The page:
Skip to comments.Home-schooling standoff (MA Liberals try to get state custody for 'abused' home-schooled kids)
Posted on 06/13/2003 12:26:29 PM PDT by pabianice
"We have legal custody of the children and we will do with them as we see fit," DSS worker Susan Etscovitz told the Bryants in their Gale Street home. "They are minors and they do what we tell them to do!"
WALTHAM, MA -- A legal battle over two home-schooled children exploded into a seven-hour standoff yesterday, when they refused to take a standardized test ordered by the Department of Social Services.
George Nicholas Bryant, 15, and Nyssa Bryant, 13, stood behind their parents, Kim and George, as police and DSS workers attempted to collect the children at 7:45 a.m. DSS demanded that the two complete a test to determine their educational level.
After a court order was issued by Framingham Juvenile Court around 1 p.m., the children were driven by their parents to a Waltham hotel.
Again, they refused to take the test.
"The court order said that the children must be here. It said nothing about taking the test," said George Bryant.
The second refusal came after an emotion-filled morning for the family, when DSS workers sternly demanded the Bryants comply with their orders.
"We have legal custody of the children and we will do with them as we see fit," DSS worker Susan Etscovitz told the Bryants in their Gale Street home. "They are minors and they do what we tell them to do."
Four police officers were also at the scene and attempted to coax the Bryants to listen to the DSS worker.
"We are simply here to prevent a breach of the peace," said Waltham Youth Officer Detective James Auld. "We will will not physically remove the children."
Yesterday's events are the continuation of a six-year legal battle between the family and Waltham Public Schools and the state.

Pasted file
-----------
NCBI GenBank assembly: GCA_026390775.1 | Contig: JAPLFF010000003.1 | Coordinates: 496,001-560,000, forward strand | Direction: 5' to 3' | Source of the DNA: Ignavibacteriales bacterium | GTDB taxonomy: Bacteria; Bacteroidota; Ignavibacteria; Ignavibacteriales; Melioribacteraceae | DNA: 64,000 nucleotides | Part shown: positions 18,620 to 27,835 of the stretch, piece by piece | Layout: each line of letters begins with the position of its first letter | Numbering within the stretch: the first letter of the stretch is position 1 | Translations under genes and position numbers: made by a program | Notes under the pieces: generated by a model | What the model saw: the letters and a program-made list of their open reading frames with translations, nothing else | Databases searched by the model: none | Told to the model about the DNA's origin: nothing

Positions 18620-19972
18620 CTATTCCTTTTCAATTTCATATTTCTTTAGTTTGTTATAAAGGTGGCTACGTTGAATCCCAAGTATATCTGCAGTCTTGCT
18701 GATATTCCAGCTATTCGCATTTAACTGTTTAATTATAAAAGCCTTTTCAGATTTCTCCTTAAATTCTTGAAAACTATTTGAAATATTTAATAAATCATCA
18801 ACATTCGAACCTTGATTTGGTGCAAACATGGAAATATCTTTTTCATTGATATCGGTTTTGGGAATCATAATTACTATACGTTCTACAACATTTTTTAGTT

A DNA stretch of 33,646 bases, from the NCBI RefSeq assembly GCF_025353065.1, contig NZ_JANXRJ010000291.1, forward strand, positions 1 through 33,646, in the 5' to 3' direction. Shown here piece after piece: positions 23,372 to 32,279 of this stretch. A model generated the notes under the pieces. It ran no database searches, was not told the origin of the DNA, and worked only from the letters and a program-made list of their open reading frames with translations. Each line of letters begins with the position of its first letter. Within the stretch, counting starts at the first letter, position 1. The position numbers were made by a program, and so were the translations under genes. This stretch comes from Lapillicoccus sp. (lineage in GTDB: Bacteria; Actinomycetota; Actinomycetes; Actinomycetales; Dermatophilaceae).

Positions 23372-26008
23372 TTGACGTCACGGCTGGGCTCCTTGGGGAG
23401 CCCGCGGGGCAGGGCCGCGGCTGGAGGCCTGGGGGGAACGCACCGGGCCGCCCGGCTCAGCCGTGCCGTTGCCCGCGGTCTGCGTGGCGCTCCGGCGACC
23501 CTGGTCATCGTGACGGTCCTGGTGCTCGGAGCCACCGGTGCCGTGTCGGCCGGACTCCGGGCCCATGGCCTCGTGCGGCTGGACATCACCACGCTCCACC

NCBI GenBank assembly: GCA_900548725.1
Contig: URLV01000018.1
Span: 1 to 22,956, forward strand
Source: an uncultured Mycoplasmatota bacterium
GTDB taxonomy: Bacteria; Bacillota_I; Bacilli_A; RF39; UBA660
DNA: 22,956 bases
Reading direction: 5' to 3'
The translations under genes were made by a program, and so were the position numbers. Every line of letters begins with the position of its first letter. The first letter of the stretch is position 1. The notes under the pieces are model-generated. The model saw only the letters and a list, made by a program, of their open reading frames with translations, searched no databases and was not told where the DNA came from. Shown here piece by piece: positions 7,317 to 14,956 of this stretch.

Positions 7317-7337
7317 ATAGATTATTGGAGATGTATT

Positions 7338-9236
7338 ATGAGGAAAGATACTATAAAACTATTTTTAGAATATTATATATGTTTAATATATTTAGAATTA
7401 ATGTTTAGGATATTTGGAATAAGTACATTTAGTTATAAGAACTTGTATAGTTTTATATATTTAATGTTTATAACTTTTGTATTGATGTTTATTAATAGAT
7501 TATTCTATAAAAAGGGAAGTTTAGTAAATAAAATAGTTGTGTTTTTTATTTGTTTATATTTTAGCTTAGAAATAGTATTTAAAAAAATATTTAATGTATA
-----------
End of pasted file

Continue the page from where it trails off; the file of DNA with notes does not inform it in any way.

The Bryants contend that the city and state do not have the legal right to force their children to take standardized tests, even though DSS workers have threatened to take their children from them.
"There have been threats all along. Most families fall to that bullying by the state and the legal system," said George Bryant.
"But this has been a six-year battle between the Waltham Public Schools and our family over who is in control of the education of our children," Bryant continued. "In the end the law of this state will protect us."
The Bryant children have never attended public school.
Both sides agree that the children are in no way abused mentally, physically, sexually or emotionally, but legal custody of the children was taken from Kim and George Bryant in December 2001. The children will remain under the legal custody of DSS until their 16th birthdays.
The parents have been ruled as unfit because they did not file educational plans or determine a grading system for the children, two criteria of Waltham Public School's home schooling policy.
"We do not believe in assessing our children based on a number or letter. Their education process is their personal intellectual property," said Bryant.
George Bryant said he was arrested six years ago, after not attending a meeting that the city contends he was summoned to. The meeting was called by the Waltham School Department for his failure to send his children to school.
"We want these issues aired in the open, in public. The school system and DSS have fought to keep this behind closed doors," said Bryant.
Superintendent of Schools Susan Parrella said she was unaware of yesterday's incident and that, currently the school department approves of the education plan filed by DSS for the Bryant children.
"An acceptable home school plan is in place right now," said Parrella. "I was not aware of any testing occurring today."
The Bryant children freely admit that they have no intention of taking a test.